Give a T-shirt as a gift!

Does the crowd mean the end of capitalism or is it more a trick to increase exploitation? Or is the whole thing really a dream?

Christoph Hugenschmidt

“Finally! Capitalism is on its way out. This crowd thing will change everything. The banks have served their purpose, financial capital is being shared out among the working masses and knowledge and research is being crowdsourced and opened up. Sugar?,” asked Karl Marx and poured the tea. He didn’t really like Vladimir, but neither of them had many friends anymore, so Karl and Vladi occasionally met for tea under a cloud that was lit by a perpetual sunset.


“Yes please!,” Lenin replied and looked angrily at the pink cloud. “You’ll always be a dreamer. This crowd thing is just a trick to increase exploitation. And anyway: power grows out of the barrel of a gun.”


The incorrectly attributed quote awakened me from my pink cloudy dream. Should I make an appointment with my therapist?


On the other hand, maybe my subconscious was trying to draw my attention to an economic megatrend? Banks need to think about their future if people are starting to procure loans and risk capital on an Internet platform from just anybody. Taxi companies, hotel chains, tourist offices, market research companies, bicycle courier associations, development departments and cohorts of well-paid software testers and documenters: all of these are unnecessary because everything can be crowdsourced and “share-economy-ed”.

“This crowd thing is just a trick to increase exploitation.”

Your company needs to develop new products? Ask your customer crowd and you can save at least half of your expensive developers. You need to provide a large number of customers with support? Form a user community, give the user who solves the most customer problems a T-shirt, and your support costs will sink. You have developed a mobile payment solution and now need to test it? No problem: give every test user 100 francs and they will occupy themselves with your app in their free time for weeks. You want to produce a film, write a book, become the next Bill Gates or provide a hip new housing estate with vegan food by bike? Forget the months of working on a business plan, the degrading trips to the banks, where tie-wearing youngsters sweep your sure-fire venture from the table. Publish your project on the crowdfunding platform of your choice and make sure you select the right one. The vegan food bike is best placed with the hipsters on RonOrp, the app with global market potential is most at home on the crowd platform provided by a bank platform’s VC platform, the start-up for a small brewery in beautiful Passau on and the film, of course, with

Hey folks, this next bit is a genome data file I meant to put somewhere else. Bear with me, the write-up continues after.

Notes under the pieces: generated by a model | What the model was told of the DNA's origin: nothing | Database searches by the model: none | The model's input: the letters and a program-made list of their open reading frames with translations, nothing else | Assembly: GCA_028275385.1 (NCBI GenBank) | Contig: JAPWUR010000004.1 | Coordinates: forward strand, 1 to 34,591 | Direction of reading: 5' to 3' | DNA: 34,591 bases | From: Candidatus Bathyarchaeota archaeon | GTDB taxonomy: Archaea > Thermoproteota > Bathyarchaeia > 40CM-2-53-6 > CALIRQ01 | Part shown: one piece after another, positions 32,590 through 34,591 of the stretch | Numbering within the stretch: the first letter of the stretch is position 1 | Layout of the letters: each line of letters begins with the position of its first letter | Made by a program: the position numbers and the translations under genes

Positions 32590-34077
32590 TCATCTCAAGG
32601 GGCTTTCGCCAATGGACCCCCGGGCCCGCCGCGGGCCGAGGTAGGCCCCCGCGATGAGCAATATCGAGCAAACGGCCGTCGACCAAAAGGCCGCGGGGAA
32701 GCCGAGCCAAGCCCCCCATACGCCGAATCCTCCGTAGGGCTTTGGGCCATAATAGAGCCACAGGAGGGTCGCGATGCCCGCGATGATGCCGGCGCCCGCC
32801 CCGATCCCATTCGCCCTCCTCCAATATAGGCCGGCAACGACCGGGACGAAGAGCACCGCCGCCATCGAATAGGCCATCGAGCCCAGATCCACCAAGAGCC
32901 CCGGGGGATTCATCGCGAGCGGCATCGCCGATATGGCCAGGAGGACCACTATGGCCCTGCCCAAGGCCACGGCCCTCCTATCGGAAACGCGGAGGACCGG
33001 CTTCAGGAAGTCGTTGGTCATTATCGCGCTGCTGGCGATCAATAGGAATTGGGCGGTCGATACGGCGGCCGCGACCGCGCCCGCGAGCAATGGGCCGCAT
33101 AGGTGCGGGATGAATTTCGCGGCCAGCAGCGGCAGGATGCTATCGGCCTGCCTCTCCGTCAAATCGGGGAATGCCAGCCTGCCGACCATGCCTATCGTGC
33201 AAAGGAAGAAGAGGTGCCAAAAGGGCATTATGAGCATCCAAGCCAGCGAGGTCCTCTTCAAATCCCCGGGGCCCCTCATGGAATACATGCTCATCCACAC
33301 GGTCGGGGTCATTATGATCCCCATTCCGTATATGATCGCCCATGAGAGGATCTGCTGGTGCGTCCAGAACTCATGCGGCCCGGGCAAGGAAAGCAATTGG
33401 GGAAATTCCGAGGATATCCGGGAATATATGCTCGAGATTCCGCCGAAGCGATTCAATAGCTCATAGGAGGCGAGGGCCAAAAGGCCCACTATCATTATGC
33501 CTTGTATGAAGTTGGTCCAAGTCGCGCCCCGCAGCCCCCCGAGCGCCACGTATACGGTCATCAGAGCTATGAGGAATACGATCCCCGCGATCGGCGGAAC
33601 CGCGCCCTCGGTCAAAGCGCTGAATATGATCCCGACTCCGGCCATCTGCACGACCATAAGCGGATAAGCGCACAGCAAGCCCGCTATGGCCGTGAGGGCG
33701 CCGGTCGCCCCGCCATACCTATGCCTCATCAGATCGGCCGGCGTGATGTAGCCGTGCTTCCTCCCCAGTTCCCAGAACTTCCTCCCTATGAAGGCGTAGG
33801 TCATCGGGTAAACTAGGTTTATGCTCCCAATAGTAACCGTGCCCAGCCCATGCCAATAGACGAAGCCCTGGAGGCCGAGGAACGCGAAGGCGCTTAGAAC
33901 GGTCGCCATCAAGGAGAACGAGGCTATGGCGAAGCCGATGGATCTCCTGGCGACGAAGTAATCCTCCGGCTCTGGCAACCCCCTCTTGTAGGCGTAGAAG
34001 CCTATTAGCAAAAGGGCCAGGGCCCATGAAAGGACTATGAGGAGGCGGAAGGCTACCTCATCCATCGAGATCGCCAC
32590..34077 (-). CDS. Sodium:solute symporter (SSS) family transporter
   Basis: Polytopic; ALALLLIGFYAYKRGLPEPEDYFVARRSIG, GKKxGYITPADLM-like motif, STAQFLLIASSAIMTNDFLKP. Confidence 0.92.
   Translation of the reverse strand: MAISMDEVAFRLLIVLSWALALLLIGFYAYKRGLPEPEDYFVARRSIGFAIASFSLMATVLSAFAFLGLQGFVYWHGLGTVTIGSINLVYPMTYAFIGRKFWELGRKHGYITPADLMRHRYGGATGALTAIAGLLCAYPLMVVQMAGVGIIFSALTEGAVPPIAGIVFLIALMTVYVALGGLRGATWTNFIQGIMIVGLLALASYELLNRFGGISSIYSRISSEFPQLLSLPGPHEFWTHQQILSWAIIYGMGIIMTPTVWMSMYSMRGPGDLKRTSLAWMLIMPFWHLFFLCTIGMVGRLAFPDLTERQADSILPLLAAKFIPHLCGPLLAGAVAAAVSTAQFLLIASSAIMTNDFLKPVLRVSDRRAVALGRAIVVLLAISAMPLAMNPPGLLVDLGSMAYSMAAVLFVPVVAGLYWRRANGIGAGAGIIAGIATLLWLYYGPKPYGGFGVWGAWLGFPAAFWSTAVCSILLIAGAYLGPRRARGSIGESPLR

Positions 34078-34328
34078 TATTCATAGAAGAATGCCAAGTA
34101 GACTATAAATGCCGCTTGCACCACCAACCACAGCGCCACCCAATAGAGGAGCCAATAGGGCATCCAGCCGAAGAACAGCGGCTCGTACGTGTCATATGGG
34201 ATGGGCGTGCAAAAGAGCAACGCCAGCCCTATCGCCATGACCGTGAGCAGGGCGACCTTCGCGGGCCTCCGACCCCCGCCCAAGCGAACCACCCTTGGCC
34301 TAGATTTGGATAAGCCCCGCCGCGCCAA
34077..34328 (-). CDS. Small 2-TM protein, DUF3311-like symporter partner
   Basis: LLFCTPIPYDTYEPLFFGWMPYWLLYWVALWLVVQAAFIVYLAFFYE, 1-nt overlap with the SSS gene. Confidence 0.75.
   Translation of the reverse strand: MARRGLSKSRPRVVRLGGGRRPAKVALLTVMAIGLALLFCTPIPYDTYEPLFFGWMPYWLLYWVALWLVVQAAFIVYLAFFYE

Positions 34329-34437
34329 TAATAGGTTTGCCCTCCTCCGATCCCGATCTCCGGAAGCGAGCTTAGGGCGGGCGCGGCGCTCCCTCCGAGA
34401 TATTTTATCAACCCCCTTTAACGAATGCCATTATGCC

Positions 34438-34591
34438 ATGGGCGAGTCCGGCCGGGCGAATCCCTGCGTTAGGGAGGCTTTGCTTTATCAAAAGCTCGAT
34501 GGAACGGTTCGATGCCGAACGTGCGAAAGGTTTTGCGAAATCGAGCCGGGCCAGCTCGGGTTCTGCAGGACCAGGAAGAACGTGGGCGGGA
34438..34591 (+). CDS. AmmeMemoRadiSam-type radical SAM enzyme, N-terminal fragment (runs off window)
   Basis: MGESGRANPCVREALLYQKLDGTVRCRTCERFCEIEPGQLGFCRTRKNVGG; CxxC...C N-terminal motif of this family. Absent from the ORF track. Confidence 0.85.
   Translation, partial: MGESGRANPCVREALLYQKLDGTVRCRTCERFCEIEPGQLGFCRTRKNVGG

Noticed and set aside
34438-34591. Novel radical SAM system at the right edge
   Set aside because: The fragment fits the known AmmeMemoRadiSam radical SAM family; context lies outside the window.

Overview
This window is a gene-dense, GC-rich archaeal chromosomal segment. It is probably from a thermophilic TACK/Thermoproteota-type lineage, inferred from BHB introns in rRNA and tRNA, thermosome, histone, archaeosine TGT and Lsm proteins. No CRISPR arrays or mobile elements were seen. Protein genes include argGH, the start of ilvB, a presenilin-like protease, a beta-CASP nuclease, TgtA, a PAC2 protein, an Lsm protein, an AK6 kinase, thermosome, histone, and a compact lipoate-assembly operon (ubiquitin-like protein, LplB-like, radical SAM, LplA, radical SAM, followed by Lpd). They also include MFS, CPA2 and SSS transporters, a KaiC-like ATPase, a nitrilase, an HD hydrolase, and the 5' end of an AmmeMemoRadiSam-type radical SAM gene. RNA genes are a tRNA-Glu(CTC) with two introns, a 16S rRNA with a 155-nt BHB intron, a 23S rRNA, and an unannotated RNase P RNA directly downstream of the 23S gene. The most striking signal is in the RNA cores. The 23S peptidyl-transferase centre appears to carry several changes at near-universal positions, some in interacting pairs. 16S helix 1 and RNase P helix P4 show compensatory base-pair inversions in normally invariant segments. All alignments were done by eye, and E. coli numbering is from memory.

The psychiatrist reassured me: “Dreaming about Karl Marx is not a symptom of illness. At least not always.” Relieved, I thought: “Karl, you are a dreamer.”

Christoph Hugenschmidt

founded the online newspaper eleven years ago and works for it as a journalist and publisher. The 57 year old is half glad that decent journalism cannot be crowdsourced.

Further Focus articles

Title topic: Collectively creative

The crowd goes professional

Crowdsourcing is developing from a marketing tool into a strategic innovation tool and – if used correctly – has a real leverage effect.


Hacks as a challenge, dance as a passion

At a hackathon, Marica Bertarini easily bashes out hundreds of lines of code on her keyboard for 40 hours – with style, heart and soul.


“Co-creation also means giving up control”

According to Frank Seifert and Thomas Robinson, Customer Experience specialists at Swisscom, companies need to open up to customers if they are to develop good products.